The capital's chefs react to tier 3: "Hospitality screwed once again"

By BigHospitality

- Last updated on GMT

Marcus Wareing says Hospitality is screwed once again as London goes into tier 3

Related tags: Marcus wareing, Restaurant, Public house, Hotel

Weeks of planning to reopen, creating Christmas menus, ordering food and taking bookings have been wasted for many hospitality businesses in London and parts of the south east as the capital moves into tier 3 tomorrow (16 December).

Chefs and restaurateurs from across the capital have responded with dismay to having being given one day’s notice from the Government to close – having only just been allowed to reopen after the second national lockdown – with warnings that the decision could force businesses to close for good and create huge amounts of food waste.

Voicing on Twitter the frustration of many in the sector, The Alexandra pub in Wimbledon wrote: “All that time spent putting up the decs, all the stock in the cellar and the kitchen. All the rotas, all the booking, all the deposits, all the planning. All the work we’ve done with training, distancing, compliance. Everything just gone. With one day’s notice.”

Responding to the decision, also on Twitter, chef and restaurateur Marcus Wareing said: “Once again hospitality screwed over again,” and called for the Government to close the country again rather than allow shops to continue trading.

Hospitality as a scapegoat

The move to close hospitality businesses in the capital but to allow shops, schools and gyms to remain open has renewed calls from the sector that that it is being treated as a scapegoat for spreading the virus – despite a lack of evidence that the sector is responsible for the rise in cases of the virus.

"It's ridiculous to use hospitality as a scapegoat, and no other sectors where Covid is kicking off more than in restaurants and bars,” says Sven-Hanson Britt, owner of Oxeye and co-founder of newly-opened London restaurant Homestead.  

“Yet again the hospitality sector is being made the scapegoat with no real evidence that it’s the main cause of infection,” says Peter Lloyd, chef owner of Sticky Mango ​restaurant near Waterloo.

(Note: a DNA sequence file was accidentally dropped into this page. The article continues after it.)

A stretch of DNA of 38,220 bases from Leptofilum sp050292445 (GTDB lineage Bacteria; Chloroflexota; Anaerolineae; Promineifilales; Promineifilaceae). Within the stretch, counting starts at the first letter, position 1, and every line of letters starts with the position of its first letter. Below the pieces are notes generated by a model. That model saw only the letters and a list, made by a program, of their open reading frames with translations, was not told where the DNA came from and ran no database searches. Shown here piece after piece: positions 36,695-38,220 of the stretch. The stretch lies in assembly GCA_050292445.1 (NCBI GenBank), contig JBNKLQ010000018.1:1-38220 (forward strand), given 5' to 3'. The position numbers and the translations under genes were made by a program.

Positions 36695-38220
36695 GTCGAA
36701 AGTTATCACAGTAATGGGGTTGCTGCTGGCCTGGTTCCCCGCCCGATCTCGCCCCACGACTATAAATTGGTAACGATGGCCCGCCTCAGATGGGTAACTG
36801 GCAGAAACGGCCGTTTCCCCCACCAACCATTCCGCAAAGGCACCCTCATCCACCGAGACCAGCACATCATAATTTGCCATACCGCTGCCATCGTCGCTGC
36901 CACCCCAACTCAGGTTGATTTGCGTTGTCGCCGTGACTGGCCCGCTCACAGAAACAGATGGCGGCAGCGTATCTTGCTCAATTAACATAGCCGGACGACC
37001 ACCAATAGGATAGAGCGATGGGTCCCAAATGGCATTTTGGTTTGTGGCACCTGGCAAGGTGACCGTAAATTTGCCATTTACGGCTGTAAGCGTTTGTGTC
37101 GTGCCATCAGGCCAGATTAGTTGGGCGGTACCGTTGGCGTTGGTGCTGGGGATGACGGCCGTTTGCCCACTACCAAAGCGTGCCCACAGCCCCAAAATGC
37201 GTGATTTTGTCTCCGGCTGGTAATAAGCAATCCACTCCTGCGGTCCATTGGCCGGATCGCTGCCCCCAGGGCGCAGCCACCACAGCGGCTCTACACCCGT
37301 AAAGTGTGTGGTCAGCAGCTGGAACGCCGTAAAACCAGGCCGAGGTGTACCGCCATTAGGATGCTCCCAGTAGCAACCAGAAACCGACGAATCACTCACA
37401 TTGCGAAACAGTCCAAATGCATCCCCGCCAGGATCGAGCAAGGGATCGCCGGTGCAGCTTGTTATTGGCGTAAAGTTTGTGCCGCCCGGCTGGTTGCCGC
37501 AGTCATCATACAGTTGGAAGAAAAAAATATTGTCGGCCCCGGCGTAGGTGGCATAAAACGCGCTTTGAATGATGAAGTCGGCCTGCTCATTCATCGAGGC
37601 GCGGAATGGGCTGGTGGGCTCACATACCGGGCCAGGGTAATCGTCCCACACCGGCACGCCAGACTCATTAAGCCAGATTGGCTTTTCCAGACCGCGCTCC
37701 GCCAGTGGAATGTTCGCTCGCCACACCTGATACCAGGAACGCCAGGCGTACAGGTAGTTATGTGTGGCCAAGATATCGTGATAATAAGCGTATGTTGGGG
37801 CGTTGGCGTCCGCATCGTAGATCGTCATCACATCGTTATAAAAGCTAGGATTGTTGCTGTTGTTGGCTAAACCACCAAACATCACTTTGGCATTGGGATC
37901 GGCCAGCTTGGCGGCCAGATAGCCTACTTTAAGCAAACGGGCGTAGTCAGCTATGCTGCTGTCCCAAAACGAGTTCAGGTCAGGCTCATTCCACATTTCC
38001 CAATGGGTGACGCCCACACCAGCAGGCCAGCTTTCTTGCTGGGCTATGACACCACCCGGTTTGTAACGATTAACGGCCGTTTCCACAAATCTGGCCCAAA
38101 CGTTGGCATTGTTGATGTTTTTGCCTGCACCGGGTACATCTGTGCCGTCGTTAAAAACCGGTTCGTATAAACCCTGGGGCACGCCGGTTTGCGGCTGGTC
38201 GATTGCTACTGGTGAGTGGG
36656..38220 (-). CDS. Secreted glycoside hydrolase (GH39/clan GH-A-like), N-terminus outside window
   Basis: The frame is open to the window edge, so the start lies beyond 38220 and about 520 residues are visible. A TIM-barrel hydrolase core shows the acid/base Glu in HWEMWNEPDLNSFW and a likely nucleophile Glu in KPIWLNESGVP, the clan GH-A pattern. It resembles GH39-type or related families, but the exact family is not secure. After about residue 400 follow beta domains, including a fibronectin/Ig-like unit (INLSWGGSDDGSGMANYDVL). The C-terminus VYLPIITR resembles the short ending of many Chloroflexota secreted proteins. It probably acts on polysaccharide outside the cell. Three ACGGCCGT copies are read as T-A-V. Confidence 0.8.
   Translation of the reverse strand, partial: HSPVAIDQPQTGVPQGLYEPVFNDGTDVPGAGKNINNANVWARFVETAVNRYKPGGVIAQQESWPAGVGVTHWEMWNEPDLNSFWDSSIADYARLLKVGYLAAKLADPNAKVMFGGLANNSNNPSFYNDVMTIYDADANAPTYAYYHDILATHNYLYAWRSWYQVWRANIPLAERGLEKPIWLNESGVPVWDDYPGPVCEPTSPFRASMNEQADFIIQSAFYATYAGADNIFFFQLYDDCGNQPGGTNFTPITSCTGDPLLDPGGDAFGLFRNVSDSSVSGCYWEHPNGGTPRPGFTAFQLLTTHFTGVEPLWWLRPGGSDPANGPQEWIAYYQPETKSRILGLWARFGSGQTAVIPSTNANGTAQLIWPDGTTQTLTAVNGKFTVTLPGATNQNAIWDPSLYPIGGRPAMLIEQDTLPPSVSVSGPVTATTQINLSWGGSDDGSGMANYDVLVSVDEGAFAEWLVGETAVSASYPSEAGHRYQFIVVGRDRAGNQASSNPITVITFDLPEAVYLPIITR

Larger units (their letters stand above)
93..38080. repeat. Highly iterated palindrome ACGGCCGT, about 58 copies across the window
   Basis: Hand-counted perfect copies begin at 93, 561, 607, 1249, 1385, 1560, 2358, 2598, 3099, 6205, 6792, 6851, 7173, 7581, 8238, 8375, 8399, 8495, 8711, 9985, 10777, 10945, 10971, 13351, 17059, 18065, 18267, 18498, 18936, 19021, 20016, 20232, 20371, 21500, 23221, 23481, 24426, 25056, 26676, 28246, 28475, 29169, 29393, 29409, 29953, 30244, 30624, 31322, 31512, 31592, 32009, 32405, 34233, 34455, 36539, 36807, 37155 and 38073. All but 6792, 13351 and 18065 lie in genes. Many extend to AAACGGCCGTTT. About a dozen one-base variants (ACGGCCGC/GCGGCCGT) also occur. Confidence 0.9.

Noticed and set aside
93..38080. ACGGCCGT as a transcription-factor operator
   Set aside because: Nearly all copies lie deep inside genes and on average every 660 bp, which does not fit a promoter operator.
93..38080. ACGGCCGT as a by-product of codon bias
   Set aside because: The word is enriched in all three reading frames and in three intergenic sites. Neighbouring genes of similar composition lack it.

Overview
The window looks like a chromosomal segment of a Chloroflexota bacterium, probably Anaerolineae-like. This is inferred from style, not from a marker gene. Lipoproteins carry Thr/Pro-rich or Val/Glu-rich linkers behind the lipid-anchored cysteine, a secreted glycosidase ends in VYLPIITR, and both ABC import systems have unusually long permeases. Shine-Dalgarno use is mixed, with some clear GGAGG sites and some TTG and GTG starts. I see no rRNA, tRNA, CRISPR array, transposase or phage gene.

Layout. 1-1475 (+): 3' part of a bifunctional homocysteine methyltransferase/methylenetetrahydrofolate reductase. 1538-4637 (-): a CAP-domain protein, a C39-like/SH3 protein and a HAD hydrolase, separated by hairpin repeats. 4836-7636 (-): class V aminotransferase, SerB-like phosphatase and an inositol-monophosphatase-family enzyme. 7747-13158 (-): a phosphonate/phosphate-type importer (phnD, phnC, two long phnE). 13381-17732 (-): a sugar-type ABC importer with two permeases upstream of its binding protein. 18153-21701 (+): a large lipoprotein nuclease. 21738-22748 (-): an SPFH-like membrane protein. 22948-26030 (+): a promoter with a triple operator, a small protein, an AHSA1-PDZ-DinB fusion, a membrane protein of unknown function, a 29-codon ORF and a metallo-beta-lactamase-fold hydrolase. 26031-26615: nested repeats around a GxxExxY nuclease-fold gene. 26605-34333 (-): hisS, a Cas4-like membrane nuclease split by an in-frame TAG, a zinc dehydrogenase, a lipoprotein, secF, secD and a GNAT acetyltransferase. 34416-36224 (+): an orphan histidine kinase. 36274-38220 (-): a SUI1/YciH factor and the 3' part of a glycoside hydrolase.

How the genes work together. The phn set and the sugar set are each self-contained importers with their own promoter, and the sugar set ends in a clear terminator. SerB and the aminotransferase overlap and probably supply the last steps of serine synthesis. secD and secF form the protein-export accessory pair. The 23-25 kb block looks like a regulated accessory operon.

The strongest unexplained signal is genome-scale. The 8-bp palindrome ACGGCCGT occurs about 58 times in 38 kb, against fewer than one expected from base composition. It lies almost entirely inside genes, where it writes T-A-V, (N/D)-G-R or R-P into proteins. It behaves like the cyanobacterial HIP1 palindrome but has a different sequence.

“Yet with growing evidence that schools and young people are transmitting the virus up the age groups. 

“The reality is we are being denied the right to protect our businesses and livelihoods and not being supported enough by the government who are ordering us to close. The new grant scheme just doesn’t do enough to cover the fixed costs of rent, utilities, pension and NI contributions let alone the costs and wastage of having to reopen, close down, reopen and close down again.

“There is no doubt this is a tragic time for all involved but if we don’t get more support we just won’t be hear when the dust has settled and the economy needs us all to perform to bounce back.”

Knock-on effect

The moving of the capital into tier 3 will have a knock-on effect on other businesses that were reliant on trade during the Christmas period, the Hospitality Professionals Association (HOSPA) has warned.

“The festive season, including Christmas lights and shopping, has finally given some encouragement to people to re-engage with hospitality. Now though, it’s all been swept away. People who are simply interested in coming to London for a hotel stay, staying outdoors and enjoying the novelty of the sights without crowds – are now unable to do so, despite posing minimal risk through controlled interaction,” says HOSPA CEO Jane Pendlebury.

“I was speaking with a London hotelier last week who was feeling confident, for the first time since the pandemic begin, that they were set for a period that would not only allow them to open, but would actually provide the opportunity to recoup some of their losses and help repair some of the damage of the last few months.

Now though, they’re in despair. Stock has been purchased, almost a full complement of staff has been brought back in, full anti-COVID measures are in place and now it’s all for nothing. Not only that though, they’ve spent money that simply can’t be spared for a period that’s no longer going to happen. It’s genuinely heart-breaking to hear and see what’s happening.”

“We’re losing business after business as they have to close for good. If this continues, there won’t be anyone left to cater to the UK’s hospitality needs once the roll-out of the vaccine takes effect.”

There are also fears that a lot of food that had been ordered in anticipation of a busy few days will now be wasted, especially in businesses that can’t pivot to offering delivery or meal kits.

A number of restaurant groups have reported having ordered large amounts of stock for the coming few days, in the belief that even if London were to be put into tier 3 it would be at the weekend, and that they are unsure what to do with it.

Those businesses that do have a meal kit service have been directing customers that have had their bookings cancelled to their websites, encouraging them to eat the food at home instead.

Beef supplier Aubrey Allen, meanwhile, is calling for the creation of a site or campaign to help rehouse the ingredients that had been ordered but now can’t be used to help suppliers and reduce waste.


Related topics: Business & Legislation

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